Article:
After earning accolades at Cannes, winning hearts at the international festival circuit and being considered favourites for a nomination at the Golden Globes, Pakistan’s submission to the Oscars may not see any joy in its own land. A letter initiated by a senator accompanied by Joyland’s rather tabooed themes of trans love may just end up working against its Pakistan release.
On Saturday, Jamaat-e-Islami Senator Mushtaq Ahmed tweeted a letter initiated by the Ministry of Information and Broadcast that deemed the previously certified film ‘uncertified’.
“Whereas on the release of the film, written complaints were received that film contains highly objectionable material, which does not conform with the social values and moral standards of our society and is clearly repugnant to the norms of decency and morality as laid in Section 9 of Motion Picture Ordinance 1979,” stated the letter. “It also mentioned that the ‘uncertification’ of the film applies to cinemas across Pakistan that fall under the jurisdiction of CBFC( Central Board of Film Certification).”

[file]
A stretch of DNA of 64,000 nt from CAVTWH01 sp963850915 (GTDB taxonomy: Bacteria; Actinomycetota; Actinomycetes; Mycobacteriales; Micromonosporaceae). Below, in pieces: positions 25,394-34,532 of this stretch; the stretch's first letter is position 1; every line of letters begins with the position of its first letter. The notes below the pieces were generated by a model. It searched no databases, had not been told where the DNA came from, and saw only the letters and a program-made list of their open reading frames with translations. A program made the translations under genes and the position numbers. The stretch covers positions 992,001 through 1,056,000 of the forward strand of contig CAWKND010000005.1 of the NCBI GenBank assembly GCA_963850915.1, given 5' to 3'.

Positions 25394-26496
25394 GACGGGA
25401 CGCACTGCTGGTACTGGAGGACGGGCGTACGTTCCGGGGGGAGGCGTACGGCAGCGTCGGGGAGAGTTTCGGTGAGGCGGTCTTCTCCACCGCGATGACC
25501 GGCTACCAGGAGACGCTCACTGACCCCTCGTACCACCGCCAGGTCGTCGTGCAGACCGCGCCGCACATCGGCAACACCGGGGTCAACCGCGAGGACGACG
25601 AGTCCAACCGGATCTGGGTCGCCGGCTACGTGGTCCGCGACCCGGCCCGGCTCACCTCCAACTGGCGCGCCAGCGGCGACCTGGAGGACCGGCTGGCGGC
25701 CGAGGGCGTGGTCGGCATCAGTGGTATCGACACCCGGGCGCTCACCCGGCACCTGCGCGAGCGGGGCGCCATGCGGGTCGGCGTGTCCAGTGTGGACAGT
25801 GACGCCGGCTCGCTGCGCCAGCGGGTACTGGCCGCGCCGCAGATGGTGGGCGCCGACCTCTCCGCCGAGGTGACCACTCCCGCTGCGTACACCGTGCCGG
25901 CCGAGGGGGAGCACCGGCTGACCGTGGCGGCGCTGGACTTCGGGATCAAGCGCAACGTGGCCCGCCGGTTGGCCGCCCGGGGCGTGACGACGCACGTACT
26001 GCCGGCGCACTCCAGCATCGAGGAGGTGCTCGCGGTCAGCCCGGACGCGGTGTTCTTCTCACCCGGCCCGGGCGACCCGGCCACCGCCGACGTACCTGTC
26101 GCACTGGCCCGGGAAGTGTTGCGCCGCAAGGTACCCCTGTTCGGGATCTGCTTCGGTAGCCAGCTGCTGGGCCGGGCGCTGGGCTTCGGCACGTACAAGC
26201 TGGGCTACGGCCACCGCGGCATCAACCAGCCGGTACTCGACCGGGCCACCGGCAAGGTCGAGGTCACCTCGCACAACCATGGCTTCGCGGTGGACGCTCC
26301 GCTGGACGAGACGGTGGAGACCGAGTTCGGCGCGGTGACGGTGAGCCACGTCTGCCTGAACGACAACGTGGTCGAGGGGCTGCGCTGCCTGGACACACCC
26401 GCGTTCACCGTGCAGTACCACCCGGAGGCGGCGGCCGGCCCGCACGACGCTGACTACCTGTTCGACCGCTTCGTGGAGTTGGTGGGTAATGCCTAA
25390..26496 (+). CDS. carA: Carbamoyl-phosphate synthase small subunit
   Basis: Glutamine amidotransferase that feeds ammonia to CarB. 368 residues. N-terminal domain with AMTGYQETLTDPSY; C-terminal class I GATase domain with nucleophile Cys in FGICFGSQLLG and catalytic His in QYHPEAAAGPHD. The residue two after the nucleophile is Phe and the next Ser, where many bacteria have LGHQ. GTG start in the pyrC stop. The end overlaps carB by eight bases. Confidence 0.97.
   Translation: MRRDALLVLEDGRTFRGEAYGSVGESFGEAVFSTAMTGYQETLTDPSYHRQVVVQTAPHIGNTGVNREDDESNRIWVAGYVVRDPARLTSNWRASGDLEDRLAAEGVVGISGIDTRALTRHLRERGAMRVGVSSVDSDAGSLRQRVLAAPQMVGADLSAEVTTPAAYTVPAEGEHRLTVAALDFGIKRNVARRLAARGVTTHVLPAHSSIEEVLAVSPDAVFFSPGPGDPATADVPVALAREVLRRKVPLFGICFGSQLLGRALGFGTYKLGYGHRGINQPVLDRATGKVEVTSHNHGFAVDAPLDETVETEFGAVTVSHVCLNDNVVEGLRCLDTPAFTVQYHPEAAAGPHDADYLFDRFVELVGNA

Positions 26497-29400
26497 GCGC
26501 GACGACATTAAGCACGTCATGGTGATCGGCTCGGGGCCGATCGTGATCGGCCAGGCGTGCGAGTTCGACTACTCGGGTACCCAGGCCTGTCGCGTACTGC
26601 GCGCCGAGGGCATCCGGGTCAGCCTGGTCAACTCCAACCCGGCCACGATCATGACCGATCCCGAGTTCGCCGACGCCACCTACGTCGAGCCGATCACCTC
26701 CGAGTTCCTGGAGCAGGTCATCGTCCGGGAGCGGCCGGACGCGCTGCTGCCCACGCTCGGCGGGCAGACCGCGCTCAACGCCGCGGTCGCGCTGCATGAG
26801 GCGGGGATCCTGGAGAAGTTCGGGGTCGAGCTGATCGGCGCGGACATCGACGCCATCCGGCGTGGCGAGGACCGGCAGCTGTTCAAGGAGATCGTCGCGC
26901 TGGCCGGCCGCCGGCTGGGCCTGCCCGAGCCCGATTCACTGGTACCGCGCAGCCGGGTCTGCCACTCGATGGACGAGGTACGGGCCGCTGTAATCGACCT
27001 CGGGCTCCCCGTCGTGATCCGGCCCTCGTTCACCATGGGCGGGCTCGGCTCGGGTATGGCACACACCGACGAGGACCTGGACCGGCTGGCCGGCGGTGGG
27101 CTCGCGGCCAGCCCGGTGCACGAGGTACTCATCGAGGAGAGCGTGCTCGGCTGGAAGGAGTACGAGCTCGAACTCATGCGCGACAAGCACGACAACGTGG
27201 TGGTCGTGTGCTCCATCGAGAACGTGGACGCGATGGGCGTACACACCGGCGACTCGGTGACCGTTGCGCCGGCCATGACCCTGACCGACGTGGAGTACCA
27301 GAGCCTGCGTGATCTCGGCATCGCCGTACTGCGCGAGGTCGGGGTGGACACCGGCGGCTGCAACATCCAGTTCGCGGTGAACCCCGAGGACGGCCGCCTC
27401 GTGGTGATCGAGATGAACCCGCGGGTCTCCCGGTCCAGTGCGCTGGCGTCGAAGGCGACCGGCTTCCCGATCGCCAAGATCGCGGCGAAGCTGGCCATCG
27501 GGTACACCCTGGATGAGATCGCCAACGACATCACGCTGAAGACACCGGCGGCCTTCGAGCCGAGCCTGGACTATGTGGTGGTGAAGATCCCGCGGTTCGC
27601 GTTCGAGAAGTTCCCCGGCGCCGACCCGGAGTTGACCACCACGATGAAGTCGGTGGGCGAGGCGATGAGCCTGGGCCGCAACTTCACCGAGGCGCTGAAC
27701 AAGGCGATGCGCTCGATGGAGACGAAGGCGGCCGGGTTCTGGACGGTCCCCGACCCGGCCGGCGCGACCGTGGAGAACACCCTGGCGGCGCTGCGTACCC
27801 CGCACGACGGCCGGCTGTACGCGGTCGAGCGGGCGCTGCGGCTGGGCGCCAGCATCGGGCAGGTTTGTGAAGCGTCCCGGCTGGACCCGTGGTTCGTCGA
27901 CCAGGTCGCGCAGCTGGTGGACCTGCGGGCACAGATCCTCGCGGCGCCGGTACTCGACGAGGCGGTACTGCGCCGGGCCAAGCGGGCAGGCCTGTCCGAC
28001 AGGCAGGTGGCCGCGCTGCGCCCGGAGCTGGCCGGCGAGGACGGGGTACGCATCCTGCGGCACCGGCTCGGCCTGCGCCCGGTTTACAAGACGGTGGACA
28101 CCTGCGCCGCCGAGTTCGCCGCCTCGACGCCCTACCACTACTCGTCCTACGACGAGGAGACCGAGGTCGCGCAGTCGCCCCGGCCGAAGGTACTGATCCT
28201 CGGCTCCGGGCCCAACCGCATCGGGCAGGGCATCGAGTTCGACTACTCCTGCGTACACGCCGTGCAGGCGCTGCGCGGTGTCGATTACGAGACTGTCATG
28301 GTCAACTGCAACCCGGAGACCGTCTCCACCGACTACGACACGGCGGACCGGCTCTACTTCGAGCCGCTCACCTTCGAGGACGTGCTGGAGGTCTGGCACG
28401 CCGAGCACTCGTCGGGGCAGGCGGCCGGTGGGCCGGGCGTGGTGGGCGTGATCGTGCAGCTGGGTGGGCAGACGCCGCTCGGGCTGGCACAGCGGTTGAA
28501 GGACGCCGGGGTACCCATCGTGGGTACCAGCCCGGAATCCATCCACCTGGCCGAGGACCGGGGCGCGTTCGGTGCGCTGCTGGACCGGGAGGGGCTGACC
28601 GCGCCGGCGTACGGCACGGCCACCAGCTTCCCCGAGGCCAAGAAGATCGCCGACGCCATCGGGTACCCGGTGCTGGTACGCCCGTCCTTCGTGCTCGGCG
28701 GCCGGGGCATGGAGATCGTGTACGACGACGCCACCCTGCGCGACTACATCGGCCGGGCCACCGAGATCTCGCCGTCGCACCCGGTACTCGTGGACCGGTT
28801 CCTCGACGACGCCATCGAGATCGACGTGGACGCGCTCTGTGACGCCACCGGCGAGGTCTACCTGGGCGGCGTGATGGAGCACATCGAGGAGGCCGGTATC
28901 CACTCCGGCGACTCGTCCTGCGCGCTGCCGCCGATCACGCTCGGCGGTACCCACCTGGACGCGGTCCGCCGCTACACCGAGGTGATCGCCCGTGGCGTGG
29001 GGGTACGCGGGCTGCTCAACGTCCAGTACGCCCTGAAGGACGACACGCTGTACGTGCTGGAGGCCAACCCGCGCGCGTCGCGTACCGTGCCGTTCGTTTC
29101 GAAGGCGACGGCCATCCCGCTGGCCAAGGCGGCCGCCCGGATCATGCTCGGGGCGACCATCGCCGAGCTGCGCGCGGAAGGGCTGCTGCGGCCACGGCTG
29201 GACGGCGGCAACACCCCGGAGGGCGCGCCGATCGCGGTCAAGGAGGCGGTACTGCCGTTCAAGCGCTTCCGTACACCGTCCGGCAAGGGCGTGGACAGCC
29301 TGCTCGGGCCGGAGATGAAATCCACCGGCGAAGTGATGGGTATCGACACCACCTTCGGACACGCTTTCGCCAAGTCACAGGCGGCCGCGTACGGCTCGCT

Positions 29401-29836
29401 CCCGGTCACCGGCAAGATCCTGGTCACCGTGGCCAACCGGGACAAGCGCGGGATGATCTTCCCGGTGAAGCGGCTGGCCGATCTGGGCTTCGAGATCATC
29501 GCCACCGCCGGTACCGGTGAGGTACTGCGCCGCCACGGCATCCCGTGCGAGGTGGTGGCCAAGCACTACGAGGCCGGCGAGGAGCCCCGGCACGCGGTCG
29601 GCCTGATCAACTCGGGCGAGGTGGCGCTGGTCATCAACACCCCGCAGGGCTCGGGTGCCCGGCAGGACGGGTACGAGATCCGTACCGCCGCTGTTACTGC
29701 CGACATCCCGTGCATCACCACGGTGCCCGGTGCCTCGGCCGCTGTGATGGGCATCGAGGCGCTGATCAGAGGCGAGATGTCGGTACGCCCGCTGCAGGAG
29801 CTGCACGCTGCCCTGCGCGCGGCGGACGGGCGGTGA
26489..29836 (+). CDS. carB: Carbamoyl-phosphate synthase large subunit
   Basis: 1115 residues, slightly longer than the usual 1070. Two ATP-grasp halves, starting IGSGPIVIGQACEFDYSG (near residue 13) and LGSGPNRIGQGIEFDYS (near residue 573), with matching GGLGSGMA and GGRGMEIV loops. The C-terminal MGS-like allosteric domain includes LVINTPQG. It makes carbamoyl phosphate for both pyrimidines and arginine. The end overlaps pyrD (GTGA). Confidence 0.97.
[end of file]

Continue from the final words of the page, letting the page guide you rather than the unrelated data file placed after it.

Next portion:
The letter shared by Ahmed raises two important questions; first of all, it cites complaints that were received following the ‘release of the film’ whereas the film is actually scheduled to release in Pakistan on November 18. Who saw the film apart from the censor boards and raised the complaints has not been explained.
Secondly, after the 18th amendment the CBFC’s jurisdiction has been limited to ICT (Islamabad Capital Territory), cantonment areas across the country and provinces that don’t haven’t formed their own boards yet, i.e KP and Balochistan.
It is also pertinent to mention here that the film was certified for release by all the censor boards with minor objections and edits recommended for public screening. If the content of this letter is indeed executed then it would mean that the Federal government is overriding the decision made by the provincial censor boards.
What censor boards have to say